In the following example, a book with ID 1 is selected and locked until the transaction is finished. Thus, one can avoid situations when other threads or clients are trying to modify the same data in the meantime:

    // Start transaction
    // Obtain and set a write lock on the book with id 1
    	service.run(Select.from("bookshop.Books").byId(1).lock());
    	...
    // Update the book locked earlier
    	Map<String, Object> data = Collections.singletonMap("title", "new title");
    	service.run(Update.entity("bookshop.Books").data(data).byId(1));
    // Finish transaction
    

    The lock() method has an optional parameter timeout that indicates the maximum number of seconds to wait for the lock acquisition. If a lock can’t be obtained within the timeout, a CdsLockTimeoutException is thrown. If timeout isn’t specified, a database-specific default timeout will be used.

    The parameter mode allows to specify wether an EXCLUSIVE or a SHARED lock should be set.

    Data Manipulation

    The CQN API allows to manipulate data by executing insert, update, delete, or upsert statements.

    Update

    The update operation can be executed as follows:

    Map<String, Object> book = new HashMap<>();
    book.put("title", "CAP");
    
    CqnUpdate update = Update.entity("bookshop.Books").data(book).where(b -> b.get("ID").eq(101));
    long updateCount = service.run(update).rowCount();
    

    Working with Structured Documents

    It’s possible to work with structured data as the insert, update, and delete operations cascade along compositions.

    Cascading over Associations

    By default, insert, update, and delete operations cascade over compositions only. For associations, this can be enabled using the @cascade annotation.

    Annotating an association with @cascade: {insert, update, delete} enables deep updates through this association. Given the following CDS model with two entities and an association between them, only insert and update operations are cascaded through author:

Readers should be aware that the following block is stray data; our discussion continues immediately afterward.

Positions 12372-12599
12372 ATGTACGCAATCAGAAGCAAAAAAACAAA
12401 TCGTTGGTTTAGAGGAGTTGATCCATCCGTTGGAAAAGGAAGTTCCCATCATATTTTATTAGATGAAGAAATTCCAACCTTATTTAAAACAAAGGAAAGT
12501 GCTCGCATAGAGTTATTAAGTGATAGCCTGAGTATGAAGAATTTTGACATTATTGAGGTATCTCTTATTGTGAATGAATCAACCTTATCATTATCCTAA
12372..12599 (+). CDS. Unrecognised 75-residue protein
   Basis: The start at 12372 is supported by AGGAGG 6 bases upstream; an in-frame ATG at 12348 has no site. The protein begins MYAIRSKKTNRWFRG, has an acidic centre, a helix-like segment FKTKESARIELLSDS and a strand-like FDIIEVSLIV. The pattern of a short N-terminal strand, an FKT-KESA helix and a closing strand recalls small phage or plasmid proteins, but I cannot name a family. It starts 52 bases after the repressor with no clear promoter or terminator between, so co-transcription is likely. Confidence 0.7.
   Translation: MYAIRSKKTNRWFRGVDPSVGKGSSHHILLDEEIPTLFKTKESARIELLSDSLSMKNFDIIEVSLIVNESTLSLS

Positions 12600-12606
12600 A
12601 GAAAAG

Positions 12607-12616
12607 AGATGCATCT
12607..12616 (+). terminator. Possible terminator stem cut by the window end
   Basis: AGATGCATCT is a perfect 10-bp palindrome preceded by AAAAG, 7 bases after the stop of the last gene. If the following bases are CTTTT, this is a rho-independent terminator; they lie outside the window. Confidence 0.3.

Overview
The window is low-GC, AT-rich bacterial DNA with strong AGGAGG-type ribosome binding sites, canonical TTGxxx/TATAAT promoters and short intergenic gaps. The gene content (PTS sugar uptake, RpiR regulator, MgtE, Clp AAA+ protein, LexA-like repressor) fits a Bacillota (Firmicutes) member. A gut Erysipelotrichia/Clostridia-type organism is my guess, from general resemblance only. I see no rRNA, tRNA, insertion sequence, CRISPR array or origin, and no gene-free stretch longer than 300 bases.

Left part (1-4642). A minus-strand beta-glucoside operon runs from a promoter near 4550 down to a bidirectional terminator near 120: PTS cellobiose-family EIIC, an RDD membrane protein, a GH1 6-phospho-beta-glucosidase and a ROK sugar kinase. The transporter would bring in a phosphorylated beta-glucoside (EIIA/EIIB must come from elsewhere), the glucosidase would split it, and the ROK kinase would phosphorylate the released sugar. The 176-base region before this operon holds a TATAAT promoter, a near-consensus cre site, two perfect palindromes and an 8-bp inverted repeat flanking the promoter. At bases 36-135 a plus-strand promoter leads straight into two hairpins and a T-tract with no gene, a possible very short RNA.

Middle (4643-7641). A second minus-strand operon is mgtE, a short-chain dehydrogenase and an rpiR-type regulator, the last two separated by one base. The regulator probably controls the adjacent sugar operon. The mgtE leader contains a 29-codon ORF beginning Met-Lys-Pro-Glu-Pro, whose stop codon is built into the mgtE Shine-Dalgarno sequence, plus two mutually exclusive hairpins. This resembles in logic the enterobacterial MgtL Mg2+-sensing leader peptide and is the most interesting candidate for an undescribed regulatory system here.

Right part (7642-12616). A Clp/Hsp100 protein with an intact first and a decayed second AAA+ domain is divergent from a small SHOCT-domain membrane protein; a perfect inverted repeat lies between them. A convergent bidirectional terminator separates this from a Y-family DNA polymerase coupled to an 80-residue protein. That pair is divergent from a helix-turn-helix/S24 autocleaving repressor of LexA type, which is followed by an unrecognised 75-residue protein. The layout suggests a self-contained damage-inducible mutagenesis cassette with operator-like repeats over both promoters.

entity Book {
      key ID : Integer;
      title  : String;
    
      @cascade: {insert, update}
      author : Association to Author;
    }
    
    entity Author {
      key ID : Integer;
      name   : String;
    }
    

    ❗ Warning For inactive draft entities @cascade annotations are ignored.

    ❗ Warning The @cascade annotation is not respected by foreign key constraints on the database. To avoid unexpected behaviour you might have to disable a FK constraint with @assert.integrity:false.

    Deep Insert / Upsert

    Insert and upsert statements for an entity have to include the keys and (optionally) data for the entity’s composition targets. The targets are inserted or upserted along with the root entity.

    Iterable<Map<String, Object>> books;
    
    CqnInsert insert = Insert.into("bookshop.Books").entries(books);
    Result result = service.run(insert);
    
    CqnUpsert upsert = Upsert.into("bookshop.Books").entries(books);
    Result result = service.run(upsert);
    

    Cascading Delete

    The delete operation is cascaded along the entity’s compositions. All composition targets that are reachable from the (to be deleted) entity are deleted as well.

    The following example deletes the order with ID 1000 including all its items:

    CqnDelete delete = Delete.from("bookshop.Orders").matching(singletonMap("OrderNo", 1000));
    long deleteCount = service.run(delete).rowCount();
    

    Legacy Upsert Implementation

    Up to cds-services 1.27, upsert always completely replaced pre-existing data with the given data: it was implemented as cascading delete followed by a deep insert. In the insert phase, for all elements that were absent in the data, the initializations were performed: UUID generation, @cds.on.insert handlers, and initialization with default values. Consequently, in the old implementation, an upsert with partial data would have reset absent elements to their initial values! To avoid a reset with the old upsert, data always had to be complete.

    As of version 1.28 the upsert is implemented as a deep update that creates data if not existing. An upsert with partial data now leaves the absent elements untouched. In particular, UUID values are not generated with the new upsert implementation.

    Application developers upgrading from cds-services <= 1.27 need to be aware of these changes. Check, if the usage of upsert in your code is compatible with the new implementation, especially:

    • Ensure that ID values are contained in the data.
    • Ensure that you don’t rely on ID generation.